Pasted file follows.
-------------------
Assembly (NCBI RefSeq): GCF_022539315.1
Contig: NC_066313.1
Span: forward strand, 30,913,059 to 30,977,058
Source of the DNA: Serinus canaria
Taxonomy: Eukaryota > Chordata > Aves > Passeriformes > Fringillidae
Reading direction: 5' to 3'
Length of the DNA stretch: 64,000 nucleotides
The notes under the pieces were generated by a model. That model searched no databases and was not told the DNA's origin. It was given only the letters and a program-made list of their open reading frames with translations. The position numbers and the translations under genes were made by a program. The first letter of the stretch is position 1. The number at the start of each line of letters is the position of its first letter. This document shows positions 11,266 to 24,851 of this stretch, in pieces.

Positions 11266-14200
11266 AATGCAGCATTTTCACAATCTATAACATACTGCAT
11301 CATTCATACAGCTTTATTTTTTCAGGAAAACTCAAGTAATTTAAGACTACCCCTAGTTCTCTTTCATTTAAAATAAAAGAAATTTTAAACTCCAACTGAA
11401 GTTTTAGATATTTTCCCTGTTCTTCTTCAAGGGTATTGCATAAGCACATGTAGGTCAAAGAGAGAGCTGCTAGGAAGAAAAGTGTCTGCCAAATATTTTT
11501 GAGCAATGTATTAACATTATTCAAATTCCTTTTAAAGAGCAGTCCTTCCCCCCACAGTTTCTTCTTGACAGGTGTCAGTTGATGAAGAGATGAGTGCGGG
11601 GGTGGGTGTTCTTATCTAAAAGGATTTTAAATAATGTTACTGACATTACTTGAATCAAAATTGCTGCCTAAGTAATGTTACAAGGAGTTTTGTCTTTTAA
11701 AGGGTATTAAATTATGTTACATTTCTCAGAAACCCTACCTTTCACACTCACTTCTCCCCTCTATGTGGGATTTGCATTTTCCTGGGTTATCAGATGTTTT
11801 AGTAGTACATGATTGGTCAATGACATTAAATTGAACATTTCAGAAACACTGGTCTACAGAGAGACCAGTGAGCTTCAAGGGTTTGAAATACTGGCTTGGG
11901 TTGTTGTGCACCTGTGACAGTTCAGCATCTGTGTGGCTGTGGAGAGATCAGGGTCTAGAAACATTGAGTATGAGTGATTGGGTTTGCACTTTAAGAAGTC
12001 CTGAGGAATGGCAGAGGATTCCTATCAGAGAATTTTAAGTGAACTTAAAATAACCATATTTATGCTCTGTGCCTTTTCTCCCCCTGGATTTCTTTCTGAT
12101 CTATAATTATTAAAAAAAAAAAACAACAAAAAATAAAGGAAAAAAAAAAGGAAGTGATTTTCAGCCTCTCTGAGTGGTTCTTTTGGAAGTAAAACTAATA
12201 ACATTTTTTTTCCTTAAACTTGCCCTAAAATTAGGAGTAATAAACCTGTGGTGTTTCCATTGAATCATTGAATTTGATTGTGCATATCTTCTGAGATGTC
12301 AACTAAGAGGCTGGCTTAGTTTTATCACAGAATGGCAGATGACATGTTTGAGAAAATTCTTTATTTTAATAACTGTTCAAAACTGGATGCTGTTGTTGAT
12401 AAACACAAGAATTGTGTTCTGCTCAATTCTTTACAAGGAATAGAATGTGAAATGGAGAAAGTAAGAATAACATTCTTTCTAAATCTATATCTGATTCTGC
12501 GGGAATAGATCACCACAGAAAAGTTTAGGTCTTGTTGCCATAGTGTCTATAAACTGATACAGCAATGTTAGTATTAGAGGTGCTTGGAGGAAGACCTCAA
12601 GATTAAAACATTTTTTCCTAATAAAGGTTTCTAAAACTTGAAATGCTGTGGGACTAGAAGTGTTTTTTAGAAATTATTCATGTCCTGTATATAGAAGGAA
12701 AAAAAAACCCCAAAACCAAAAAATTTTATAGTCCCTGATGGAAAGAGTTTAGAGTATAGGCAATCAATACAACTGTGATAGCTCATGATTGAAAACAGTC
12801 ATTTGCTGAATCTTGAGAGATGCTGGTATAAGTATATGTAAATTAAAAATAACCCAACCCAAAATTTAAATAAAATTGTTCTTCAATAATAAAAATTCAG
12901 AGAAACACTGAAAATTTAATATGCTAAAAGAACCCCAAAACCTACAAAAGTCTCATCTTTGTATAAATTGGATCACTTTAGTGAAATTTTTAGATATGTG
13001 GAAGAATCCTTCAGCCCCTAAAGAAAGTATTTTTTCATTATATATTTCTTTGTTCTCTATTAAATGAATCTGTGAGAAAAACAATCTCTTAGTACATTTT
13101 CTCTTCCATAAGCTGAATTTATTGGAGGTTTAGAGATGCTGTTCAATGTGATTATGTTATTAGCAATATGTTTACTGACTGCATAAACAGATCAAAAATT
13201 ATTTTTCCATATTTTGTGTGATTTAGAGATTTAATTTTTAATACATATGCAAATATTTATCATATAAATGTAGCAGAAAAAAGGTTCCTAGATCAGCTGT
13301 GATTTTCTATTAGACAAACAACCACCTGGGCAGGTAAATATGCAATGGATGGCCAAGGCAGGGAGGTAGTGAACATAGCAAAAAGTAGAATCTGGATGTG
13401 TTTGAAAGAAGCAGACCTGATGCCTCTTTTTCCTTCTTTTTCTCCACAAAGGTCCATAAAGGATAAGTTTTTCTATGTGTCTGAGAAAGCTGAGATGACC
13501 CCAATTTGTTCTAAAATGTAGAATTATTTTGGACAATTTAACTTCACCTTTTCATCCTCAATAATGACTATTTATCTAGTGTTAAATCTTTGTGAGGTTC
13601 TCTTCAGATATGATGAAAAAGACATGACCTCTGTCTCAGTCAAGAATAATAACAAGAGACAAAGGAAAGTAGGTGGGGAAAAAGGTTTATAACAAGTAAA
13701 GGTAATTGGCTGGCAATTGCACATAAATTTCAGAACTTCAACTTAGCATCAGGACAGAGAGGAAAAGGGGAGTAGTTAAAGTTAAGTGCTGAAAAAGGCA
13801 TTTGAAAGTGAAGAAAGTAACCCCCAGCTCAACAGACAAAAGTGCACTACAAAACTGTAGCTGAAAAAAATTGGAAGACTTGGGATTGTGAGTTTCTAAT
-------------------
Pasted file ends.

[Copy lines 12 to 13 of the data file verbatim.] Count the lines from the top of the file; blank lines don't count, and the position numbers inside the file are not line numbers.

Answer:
11401 GTTTTAGATATTTTCCCTGTTCTTCTTCAAGGGTATTGCATAAGCACATGTAGGTCAAAGAGAGAGCTGCTAGGAAGAAAAGTGTCTGCCAAATATTTTT
11501 GAGCAATGTATTAACATTATTCAAATTCCTTTTAAAGAGCAGTCCTTCCCCCCACAGTTTCTTCTTGACAGGTGTCAGTTGATGAAGAGATGAGTGCGGG